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Dell’s China Sales Should Rebound This Quarter, Asia Chief Says

Oct. 26 (Bloomberg) -- Dell Inc. forecast a “significant uptick” in China this quarter after experiencing its first sales decline in the world’s largest PC market.

Slower economic growth and Chinese consumers holding back purchases before today’s release of Microsoft Corp.’s Windows 8 software caused last quarter’s drop, Amit Midha, president of Dell’s Asia division, said in a phone interview. Sales of servers and storage weren’t affected, indicating it was a PC-demand issue, he said.

Chief Executive Officer Michael Dell said in July the company faces “challenges” in China, and the following month Round Rock, Texas-based Dell reported its first decline in total sales for the country. The PC maker cited “particular softness and pricing pressure” in China as contributing to an 18 percent drop in second-quarter net income to $732 million.

“It’s really a PC-driven piece and we believe this is short term and it’s going to rebound back,” Midha said. “There is a significant uptick as we have gone through this quarter versus the previous quarter.”

The company reports fiscal third-quarter results Nov. 15.

Dell’s share of the global PC market fell to 10.5 percent in the third quarter from 11.2 percent a year earlier, market-researcher Gartner Inc. said Oct. 10. Hewlett-Packard Co.’s six-year reign as the world’s top personal-computer maker was ended by China’s Lenovo Group Ltd., Gartner data showed. Lenovo accounted for 15.7 percent of shipments last quarter, compared with 15.5 percent for Hewlett-Packard, Gartner said.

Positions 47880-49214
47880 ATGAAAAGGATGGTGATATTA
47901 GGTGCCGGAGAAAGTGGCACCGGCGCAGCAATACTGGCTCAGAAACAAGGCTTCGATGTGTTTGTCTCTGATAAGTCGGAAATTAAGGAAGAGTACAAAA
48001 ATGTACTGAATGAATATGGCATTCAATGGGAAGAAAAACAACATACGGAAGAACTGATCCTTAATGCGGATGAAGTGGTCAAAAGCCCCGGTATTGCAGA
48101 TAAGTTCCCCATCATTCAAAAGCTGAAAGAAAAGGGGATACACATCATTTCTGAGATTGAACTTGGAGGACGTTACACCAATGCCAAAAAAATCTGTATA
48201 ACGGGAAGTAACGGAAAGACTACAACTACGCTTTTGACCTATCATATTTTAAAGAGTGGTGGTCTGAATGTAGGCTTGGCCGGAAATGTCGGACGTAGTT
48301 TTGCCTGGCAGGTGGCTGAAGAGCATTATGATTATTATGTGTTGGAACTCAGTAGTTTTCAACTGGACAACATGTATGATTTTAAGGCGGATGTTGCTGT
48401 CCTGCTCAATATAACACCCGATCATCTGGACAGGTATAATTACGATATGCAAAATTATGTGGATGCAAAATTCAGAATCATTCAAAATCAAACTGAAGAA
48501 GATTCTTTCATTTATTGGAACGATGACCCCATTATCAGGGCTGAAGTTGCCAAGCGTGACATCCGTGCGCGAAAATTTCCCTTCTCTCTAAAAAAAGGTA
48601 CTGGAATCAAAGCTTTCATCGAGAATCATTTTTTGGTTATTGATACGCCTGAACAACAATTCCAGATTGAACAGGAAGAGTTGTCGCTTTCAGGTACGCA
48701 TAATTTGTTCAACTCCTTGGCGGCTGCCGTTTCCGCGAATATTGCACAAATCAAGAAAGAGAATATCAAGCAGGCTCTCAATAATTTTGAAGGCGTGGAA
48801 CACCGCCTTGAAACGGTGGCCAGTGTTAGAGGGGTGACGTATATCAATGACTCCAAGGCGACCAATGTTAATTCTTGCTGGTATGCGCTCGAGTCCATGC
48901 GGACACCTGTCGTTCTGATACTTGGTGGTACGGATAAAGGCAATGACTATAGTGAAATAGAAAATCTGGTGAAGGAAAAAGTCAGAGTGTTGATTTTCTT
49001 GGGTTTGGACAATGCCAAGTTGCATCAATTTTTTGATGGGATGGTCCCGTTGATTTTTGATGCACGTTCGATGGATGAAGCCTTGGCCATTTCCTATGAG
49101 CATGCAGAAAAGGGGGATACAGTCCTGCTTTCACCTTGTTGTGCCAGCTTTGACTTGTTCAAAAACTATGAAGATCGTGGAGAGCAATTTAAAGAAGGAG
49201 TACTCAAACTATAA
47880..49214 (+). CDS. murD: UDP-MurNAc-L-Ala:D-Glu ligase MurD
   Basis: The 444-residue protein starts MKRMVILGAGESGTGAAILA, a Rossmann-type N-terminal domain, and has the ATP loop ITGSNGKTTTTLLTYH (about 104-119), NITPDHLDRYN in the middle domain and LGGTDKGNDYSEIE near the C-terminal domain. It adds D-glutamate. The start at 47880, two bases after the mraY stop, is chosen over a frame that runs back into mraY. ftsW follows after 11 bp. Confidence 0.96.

Dell will continue to be a significant player in PCs while focusing on high- and medium-priced products, Midha said.

“We want to make sure we continue to deliver high-value added products to the customer, and not necessarily go down to the lowest price points,” Midha said. “It’s not a unit game.”

To contact Bloomberg News staff for this story: Edmond Lococo in Beijing at elococo@bloomberg.net

To contact the editor responsible for this story: Michael Tighe at mtighe4@bloomberg.net

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